“Now I will show you my favour and mercy”.
Isa 60:10 GNB
Mercy is one of the great words of the Old Testament. It is pressed into usage on many occasions. At a time when gods were normally thought to be capricious, angry, vindictive and demanding, the people of God cottoned on to this word to describe their God. This indicates how different their God was when compared to the gods of the surrounding nations. Despite the occasional relapse into thinking like the neighbouring nations, the Israelites clung on to “mercy” as the hallmark of God and thus paved the way for the emergence of “grace” as the distinctive word of the New Testament.
Mercy could mean more than just forgiveness. Coming over into English it could become “kindness” or “compassion” or “pity” depending on the context. Then it could also become “holy” or “pious”. More and more as the centuries went by, the Israelites came to emphasize God’s mercy. They knew, being released from their captivity in Babylon that they had not earned the favour of God in this regard. He rescued and restored them out of his mercy and not because of any goodness of theirs.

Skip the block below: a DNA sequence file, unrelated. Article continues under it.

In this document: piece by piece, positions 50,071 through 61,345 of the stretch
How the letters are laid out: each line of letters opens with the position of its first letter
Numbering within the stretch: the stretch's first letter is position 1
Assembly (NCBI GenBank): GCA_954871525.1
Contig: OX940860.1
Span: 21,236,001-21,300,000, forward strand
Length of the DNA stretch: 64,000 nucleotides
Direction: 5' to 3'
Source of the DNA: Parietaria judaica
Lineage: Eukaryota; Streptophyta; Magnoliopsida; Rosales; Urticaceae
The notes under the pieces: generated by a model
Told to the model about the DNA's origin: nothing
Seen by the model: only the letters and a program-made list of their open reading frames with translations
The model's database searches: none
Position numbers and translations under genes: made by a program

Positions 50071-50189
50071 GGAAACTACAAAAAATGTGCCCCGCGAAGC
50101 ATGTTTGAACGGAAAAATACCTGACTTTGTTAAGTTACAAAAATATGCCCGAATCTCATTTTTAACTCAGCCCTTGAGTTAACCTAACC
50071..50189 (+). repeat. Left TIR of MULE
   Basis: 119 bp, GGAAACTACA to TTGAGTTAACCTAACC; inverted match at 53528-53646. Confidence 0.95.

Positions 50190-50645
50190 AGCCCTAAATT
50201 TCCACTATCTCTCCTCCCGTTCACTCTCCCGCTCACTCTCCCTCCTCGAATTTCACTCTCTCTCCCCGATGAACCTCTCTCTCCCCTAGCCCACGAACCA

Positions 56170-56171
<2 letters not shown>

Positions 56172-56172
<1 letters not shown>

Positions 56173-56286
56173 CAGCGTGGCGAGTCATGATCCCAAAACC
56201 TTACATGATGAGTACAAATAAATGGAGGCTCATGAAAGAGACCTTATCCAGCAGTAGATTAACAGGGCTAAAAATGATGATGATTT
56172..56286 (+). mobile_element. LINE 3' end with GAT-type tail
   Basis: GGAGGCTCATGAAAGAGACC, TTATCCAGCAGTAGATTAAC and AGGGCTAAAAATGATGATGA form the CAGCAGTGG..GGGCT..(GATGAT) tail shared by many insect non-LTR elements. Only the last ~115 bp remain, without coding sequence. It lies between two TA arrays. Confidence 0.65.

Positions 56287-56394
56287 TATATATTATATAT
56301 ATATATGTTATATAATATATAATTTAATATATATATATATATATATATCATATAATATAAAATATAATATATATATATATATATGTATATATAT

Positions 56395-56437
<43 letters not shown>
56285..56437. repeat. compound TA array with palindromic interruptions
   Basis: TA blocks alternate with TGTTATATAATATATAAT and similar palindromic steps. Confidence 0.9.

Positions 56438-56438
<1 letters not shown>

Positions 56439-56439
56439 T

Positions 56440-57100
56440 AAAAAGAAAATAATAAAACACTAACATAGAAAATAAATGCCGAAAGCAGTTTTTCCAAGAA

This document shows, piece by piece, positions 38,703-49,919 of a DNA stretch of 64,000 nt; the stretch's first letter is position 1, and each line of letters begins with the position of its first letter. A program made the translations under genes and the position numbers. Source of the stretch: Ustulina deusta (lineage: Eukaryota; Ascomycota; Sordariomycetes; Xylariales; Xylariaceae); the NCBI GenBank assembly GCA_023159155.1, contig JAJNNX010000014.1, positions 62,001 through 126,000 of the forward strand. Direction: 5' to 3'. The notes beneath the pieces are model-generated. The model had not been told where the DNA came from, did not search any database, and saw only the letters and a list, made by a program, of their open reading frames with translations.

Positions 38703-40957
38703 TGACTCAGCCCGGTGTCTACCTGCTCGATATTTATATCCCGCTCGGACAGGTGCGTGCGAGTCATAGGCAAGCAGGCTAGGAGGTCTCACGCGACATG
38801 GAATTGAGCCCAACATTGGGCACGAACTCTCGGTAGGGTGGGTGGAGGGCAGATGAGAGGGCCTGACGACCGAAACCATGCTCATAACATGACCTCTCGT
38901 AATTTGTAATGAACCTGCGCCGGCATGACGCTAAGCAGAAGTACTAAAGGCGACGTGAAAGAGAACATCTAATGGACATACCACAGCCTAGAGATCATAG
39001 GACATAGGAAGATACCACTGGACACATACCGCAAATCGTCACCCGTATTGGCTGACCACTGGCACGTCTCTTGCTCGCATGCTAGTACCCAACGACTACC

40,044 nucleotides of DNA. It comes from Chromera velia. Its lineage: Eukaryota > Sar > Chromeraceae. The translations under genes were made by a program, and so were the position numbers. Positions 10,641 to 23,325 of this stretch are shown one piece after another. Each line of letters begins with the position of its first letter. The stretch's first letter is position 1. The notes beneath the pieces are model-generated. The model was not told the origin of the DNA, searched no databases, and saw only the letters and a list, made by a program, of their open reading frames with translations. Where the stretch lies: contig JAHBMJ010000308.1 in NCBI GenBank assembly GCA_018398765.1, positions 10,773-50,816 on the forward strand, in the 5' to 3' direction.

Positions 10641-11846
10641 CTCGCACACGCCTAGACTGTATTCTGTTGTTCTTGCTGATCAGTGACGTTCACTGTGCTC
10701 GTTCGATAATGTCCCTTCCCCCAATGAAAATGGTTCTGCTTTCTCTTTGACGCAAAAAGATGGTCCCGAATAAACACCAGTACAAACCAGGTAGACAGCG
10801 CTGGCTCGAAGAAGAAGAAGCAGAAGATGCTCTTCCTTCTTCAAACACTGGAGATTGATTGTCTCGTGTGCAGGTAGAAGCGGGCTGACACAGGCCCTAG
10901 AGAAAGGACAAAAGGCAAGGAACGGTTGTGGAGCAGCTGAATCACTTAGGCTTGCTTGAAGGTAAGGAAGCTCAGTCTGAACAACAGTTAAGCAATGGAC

Jesus again and again pointed to the mercy of God – in theparable of the prodigal son, the woman taken in adultery and the penitent thief on the cross. He wants his disciples to be just as merciful. Often the truth is that once we know Christ has accepted us there is a tendency to feel we are more righteous than others and to become sparing in our mercy to others. Only ongoing gratitude to God for his mercy and grace towards us can prompt a merciful attitude in us towards others.
Lord, God of mercy, make me merciful to others.